One of the “Documentary Foundations”, on page 769 in the 2019 Prayer Book, is The Athanasian Creed. It is offered there without comment, much like it is in the back of the 1979 Prayer Book, except this time in a normal font size so you don’t have to be especially young and spry in order to read it.
There is, however, a rubric in our Prayer Book that point to it. On page 139, among the Additional Directions Concerning Holy Communion, we are told that the Athanasian Creed may be used in place of the Nicene Creed on Trinity Sunday and other occasions as appropriate. This is probably the most widespread use of that Creed today.
In the classical Prayer Book tradition, however, it received a bit more use. In the 1662 Prayer Book, for example, we find this rubric:
Upon these Feasts, Christmas-day, the Epiphany, St. Matthias, Easter-day, Ascension-day, Whitsunday, St. John Baptist, St. James, St. Bartholomew, St. Matthew, St. Simon and St.
Jude, St. Andrew, and upon Trinity-sunday, shall be sung or said at Morning Prayer, instead of the Apostles Creed, this Confession of our Christian Faith, commonly called the Creed of St. Athanasius, by the Minister and people standing.
That’s 13 times a year this Creed was ordered to be said. If you’re curious about why those feasts were selected, and not others, the best I can offer is that the principle feasts of the year are covered (Christmas, Epiphany, Easter, Ascension, Pentecost, Trinity Sunday), and beyond that one feast per month is chosen, such that this Creed would be heard about once a month, usually near the end:
- January: Epiphany (6th)
- February: St. Matthias (29th)
- March: Easter sometimes
- April: Easter usually, Ascension sometimes
- May: Ascension usually, Pentecost sometimes
- June: Pentecost usually, Trinity, St. John Baptist (24th)
- July: St. James (25th)
- August: St. Bartholomew (24th)
- September: St. Matthew (21st)
- October: St. Simon and St. Jude (28th)
- November: St. Andrew (30th)
- December: Christmas (25th)
Anyway, let’s look at the Creed itself. It’s called Of Athanasius because he is the traditionally-acclaimed author, though historical scholarship has indicated that it’s most likely a product of his school of thought, or his tradition so to speak, rather than of him himself. Thus some like to refer to it by its first line in Latin: Quicunque vult. But the appellation of Athanasius is appropriate nonetheless, as this does express his theology quite clearly.
In terms of contents, this Creed is by far the best and most robust resource in the Church’s arsenal when it comes to teaching the doctrine of the Trinity. In the way it is formatted in our Prayer Book, most of page 769 deals with the Trinity, all of page 770 does, and the first “verse” of it on page 771 concludes the section on the Trinity. The rest of the Creed (page 771) proceeds in a fashion very similar to the Nicene Creed, outlining the incarnation, life, death, and resurrection of Jesus. But even this uses more developed language to expound the two natures of Christ (in close union with the 3rd and 4th Ecumenical Councils, again indicating a post-Athanasius origin).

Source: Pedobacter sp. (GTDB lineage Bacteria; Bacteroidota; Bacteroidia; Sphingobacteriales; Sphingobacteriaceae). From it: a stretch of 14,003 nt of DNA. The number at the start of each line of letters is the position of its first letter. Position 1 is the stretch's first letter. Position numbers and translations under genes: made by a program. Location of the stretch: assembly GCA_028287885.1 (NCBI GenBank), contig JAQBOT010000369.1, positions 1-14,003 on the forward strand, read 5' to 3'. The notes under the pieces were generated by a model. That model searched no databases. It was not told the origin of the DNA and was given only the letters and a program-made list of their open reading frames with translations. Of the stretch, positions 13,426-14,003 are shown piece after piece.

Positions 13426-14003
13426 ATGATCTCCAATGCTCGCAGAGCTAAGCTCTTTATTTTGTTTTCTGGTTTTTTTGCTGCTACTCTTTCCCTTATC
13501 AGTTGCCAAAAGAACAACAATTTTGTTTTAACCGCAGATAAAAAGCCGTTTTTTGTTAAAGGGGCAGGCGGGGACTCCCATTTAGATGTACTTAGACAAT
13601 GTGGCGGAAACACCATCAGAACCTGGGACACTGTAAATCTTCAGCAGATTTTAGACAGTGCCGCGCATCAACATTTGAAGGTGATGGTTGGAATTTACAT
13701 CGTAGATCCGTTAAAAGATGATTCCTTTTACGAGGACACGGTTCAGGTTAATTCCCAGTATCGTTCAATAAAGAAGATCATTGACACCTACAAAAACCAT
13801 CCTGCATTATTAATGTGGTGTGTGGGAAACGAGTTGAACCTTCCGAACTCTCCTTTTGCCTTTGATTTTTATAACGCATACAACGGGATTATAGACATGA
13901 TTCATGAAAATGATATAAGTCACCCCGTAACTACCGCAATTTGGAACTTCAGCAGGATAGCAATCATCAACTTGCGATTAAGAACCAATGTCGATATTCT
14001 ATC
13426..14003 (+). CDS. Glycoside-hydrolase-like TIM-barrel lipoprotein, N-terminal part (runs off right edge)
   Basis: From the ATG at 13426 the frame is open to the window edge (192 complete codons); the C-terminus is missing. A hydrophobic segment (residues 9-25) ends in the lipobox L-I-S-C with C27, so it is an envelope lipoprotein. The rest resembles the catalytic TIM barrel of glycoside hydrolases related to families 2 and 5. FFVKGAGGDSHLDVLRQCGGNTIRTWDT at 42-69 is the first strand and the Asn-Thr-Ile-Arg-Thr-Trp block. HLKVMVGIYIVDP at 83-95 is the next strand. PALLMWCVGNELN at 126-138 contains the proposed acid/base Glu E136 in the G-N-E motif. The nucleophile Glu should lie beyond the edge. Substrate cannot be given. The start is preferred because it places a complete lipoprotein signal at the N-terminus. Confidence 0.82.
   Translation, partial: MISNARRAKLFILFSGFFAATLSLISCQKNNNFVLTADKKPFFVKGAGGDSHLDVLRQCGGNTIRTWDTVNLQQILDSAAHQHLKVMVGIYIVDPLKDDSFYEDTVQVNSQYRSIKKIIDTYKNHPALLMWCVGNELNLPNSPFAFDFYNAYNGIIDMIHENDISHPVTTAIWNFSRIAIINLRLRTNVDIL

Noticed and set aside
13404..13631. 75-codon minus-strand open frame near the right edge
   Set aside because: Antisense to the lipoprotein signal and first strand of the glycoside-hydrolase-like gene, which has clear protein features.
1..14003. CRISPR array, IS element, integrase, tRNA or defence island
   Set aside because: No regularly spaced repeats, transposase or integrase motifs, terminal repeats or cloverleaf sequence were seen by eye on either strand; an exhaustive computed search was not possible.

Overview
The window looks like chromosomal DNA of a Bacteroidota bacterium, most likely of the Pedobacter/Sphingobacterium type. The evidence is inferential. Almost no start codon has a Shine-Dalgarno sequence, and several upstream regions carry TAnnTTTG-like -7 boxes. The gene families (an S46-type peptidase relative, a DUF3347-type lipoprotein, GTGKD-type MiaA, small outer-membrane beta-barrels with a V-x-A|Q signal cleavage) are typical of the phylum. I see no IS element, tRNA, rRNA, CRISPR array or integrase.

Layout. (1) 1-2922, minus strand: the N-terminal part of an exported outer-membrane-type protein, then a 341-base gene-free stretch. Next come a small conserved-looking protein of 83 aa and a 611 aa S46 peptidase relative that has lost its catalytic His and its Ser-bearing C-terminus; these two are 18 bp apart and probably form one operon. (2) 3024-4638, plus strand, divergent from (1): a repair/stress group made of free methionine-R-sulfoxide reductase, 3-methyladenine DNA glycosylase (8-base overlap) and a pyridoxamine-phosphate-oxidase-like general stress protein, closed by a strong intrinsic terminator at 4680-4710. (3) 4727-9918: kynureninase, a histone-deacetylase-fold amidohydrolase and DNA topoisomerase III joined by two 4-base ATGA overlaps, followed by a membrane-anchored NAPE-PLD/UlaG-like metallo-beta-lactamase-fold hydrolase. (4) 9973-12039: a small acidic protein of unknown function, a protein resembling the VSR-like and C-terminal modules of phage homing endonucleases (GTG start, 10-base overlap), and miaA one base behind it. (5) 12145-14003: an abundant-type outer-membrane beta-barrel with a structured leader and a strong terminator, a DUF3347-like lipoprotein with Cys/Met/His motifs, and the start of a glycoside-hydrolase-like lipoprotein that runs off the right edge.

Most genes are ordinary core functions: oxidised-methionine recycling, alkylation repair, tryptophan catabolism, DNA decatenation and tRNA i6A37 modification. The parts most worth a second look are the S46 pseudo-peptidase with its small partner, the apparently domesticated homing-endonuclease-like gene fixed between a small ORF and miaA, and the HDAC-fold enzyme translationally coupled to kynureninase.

Let’s be honest, this Creed can be a bit of a tongue-twister, and its repetitive phrases can make it difficult to understand without familiarity. But if you read it slowly and carefully, its logic will be clear, as two things are being established very methodically: there are three Persons in the Trinity and there is one God in Unity.
Apart from its length, this Creed has other features that have contributed to its decline in popularity over the past 200 years: its vehement insistence on orthodoxy for salvation. Note how it begins:
Whoever will be saved, before all things it is necessary that he hold the Catholic Faith.
Which Faith except everyone do keep whole and undefiled, without doubt he shall perish everlastingly.
It ends with the same tone:
This is the Catholic Faith, which except a man believe faithfully, he cannot be saved.
The good news here is that it never says “understand”, only “hold” or “keep” or “believe”. So if you or your child or your uneducated Christian friend don’t really understand what this Creed is saying, you or they are not damned. We keep the faith, we hold and believe the faith, however well we understand and grasp its particulars in our minds. The mystery of the Trinity is one of the greatest mysteries and paradoxes that can be found in the Scriptures, yet this Creed reminds us (and carefully explains) that no true Christian worships three Gods, or blends the Father, Son, and Spirit together into one person, neither do we blend the divinity and humanity of Jesus together into some sort of demigod half-breed. We hold to the intellectually-difficult yet simple truths that the one God exists in three persons, and that Jesus is both fully God and fully man.
So that, I hope, puts to rest any fears that the anathemas (condemnatory statements) may rile up in the heart of the reader.
If you and your church did not say the Athanasian Creed on Trinity Sunday this year (and let’s face it, very few of us even had the chance to!) consider taking up the tradition of the classical Prayer Books and saying it at Morning Prayer on John the Baptist’s birthday tomorrow! It’s not technically authorized in our Prayer Book, but to do so would be in accord with the spirit of the rubrics, if not the letter.